Microscopic anatomy

The breast is composed of glandular elements, fibrous and fat tissues. The glandular part of the breast consists of between 15 and 20 lobes. A lobe has approximately 30 lobules, which terminate in the acini (10-100). The acini are separated from each other by the intralobular connective tissue and the lobules are separated from each other by fine connective tissue. Light microscopic examination of an acinus demonstrates that it is composed of two cell types: the secretory epithelial cell and the contractile myoepithelial cell. The terminal duct and the acini of a lobule are termed the 'terminal duct lobular unit'. These ducts unite to form subsegmental and segmental ducts, which in turn drain into the lactiferous ducts and sinuses. The lactiferous ducts (15-20) pass towards the nipple and areola, where they undergo dilatation to form the

Axillary artery

Thoracodorsal nerve

Medial cutaneous nerve

Median nerve

Axillary artery

Thoracodorsal nerve

Medial cutaneous nerve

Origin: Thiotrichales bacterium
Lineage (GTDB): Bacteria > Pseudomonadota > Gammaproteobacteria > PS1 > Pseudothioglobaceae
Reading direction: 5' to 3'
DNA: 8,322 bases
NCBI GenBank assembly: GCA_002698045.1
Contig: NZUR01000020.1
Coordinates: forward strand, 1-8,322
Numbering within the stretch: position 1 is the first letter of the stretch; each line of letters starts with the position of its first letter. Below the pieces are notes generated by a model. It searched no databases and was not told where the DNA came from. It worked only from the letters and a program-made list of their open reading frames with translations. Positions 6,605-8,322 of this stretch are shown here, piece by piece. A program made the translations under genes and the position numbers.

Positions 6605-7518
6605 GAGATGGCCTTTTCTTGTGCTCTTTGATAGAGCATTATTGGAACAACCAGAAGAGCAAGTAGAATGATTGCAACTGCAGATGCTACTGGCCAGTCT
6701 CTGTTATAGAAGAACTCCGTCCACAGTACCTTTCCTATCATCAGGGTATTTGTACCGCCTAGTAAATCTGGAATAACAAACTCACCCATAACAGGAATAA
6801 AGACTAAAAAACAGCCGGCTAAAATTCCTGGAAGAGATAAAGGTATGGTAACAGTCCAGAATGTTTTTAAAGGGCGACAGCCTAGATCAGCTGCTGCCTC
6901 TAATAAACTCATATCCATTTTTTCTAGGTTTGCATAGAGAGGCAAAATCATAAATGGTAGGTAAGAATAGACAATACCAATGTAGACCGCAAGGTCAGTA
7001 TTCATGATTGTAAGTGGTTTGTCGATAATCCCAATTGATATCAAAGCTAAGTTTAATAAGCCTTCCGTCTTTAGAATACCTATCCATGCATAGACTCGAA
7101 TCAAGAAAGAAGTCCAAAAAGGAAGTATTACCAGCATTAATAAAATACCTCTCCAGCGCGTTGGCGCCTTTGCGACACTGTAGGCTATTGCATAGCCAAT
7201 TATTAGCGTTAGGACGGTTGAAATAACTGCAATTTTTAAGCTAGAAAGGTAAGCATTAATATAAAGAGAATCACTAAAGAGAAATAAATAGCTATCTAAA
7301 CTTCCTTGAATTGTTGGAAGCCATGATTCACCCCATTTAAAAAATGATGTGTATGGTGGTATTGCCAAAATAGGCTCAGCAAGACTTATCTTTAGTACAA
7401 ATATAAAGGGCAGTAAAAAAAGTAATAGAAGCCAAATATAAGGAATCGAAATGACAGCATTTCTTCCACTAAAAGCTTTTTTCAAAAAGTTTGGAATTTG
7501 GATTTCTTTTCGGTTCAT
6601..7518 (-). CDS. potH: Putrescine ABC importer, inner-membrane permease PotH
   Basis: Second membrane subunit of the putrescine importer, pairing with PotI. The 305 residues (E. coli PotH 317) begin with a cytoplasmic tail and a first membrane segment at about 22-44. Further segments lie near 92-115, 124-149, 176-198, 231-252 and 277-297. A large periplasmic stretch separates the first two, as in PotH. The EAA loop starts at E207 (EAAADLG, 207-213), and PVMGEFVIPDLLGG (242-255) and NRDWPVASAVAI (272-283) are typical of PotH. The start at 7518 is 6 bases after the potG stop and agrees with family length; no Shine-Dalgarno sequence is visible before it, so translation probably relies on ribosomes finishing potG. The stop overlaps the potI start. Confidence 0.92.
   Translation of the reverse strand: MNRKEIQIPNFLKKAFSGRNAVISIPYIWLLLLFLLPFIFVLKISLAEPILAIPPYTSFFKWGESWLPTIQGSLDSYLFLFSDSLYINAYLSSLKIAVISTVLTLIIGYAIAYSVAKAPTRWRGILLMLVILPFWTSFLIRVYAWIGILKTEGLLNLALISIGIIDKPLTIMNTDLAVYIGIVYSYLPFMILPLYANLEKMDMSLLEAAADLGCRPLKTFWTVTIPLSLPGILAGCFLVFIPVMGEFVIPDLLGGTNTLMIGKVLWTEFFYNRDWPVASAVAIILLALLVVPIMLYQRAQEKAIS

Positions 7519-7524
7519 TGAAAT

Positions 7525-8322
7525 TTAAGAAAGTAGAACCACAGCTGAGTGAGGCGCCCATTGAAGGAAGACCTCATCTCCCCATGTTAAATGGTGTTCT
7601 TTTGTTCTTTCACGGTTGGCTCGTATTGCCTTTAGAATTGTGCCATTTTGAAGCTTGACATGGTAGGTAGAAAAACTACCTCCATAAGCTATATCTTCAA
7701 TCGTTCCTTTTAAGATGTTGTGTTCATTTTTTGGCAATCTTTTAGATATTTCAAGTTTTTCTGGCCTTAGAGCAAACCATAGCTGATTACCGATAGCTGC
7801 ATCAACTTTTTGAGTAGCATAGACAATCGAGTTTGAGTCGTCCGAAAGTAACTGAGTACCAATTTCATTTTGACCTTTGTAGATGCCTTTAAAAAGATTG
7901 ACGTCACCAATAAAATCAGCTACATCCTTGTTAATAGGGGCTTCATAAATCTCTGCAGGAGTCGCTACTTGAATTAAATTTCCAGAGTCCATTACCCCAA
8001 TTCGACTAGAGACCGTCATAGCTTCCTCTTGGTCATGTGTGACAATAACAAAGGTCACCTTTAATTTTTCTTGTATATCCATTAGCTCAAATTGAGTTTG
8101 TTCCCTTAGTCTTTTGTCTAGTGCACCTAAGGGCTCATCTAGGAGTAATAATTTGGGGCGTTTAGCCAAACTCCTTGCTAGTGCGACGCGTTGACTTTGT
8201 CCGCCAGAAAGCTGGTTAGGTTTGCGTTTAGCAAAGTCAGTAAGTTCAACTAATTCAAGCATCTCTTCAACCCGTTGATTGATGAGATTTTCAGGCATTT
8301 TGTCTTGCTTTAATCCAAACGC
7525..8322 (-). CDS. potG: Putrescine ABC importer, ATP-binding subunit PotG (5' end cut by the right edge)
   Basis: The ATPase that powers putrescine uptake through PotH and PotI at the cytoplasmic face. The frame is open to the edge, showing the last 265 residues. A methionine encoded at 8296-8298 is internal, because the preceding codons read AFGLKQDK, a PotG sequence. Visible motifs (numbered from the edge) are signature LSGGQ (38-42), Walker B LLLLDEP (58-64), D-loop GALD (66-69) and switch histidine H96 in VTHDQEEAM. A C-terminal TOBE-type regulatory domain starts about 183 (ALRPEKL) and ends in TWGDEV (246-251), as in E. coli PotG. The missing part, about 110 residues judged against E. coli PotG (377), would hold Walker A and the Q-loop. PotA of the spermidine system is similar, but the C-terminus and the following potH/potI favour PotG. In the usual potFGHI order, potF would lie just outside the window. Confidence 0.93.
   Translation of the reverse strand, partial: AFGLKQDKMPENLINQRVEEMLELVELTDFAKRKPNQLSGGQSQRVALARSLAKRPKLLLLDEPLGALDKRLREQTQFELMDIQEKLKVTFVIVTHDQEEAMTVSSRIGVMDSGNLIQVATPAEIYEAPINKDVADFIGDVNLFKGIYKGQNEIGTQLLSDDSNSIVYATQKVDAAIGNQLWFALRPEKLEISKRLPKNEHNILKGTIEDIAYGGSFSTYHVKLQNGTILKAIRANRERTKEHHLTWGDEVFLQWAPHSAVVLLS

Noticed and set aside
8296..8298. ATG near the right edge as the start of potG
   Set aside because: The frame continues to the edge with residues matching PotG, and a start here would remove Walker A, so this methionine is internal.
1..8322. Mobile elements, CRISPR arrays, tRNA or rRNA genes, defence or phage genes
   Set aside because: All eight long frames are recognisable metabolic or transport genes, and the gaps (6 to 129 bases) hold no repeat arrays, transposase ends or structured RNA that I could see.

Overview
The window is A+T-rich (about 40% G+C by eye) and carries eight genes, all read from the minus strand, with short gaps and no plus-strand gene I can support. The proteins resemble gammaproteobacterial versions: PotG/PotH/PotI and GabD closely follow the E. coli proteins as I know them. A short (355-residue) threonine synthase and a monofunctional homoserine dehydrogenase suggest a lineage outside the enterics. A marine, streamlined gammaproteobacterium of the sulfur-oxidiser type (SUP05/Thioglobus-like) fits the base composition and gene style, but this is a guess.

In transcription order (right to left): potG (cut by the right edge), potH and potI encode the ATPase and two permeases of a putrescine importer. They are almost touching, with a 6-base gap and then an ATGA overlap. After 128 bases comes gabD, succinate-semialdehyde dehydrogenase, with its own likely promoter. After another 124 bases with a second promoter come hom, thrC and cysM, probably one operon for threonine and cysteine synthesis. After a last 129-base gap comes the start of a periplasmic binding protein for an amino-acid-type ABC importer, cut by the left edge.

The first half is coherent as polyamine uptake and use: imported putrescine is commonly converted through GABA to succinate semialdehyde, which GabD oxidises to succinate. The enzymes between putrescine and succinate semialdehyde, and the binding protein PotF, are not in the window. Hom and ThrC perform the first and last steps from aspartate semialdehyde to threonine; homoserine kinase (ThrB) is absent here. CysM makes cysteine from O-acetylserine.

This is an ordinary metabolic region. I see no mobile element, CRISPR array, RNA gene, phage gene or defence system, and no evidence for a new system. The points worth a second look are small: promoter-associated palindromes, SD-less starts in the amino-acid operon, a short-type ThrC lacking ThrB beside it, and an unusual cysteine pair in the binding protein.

Median nerve

Lateral thoracic artery

Intercostobrachial nerve

Long thoracic nerve

Subscapular artery

Circumflex scapular artery

Thoraco-acromial artery

Ulnar nerve

Subscapular artery

Circumflex scapular artery

Lateral thoracic artery

Intercostobrachial nerve

Long thoracic nerve

Figure 17.3. Lymphatic drainage of the breast. Permission from Essential Clinical Anatomy, Williams & Wilkins, Baltimore.

Figure 17.4. Microscopic anatomy of the breast. Permission from Atlas of Human Histology, di Fiore MSH (ed.), Lea and Febiger, Philadelphia, p. 245.

lactiferous sinuses. The sinuses open onto the surface of the nipple through separate ductular orifices (Fig. 17.4).

0 0

Post a comment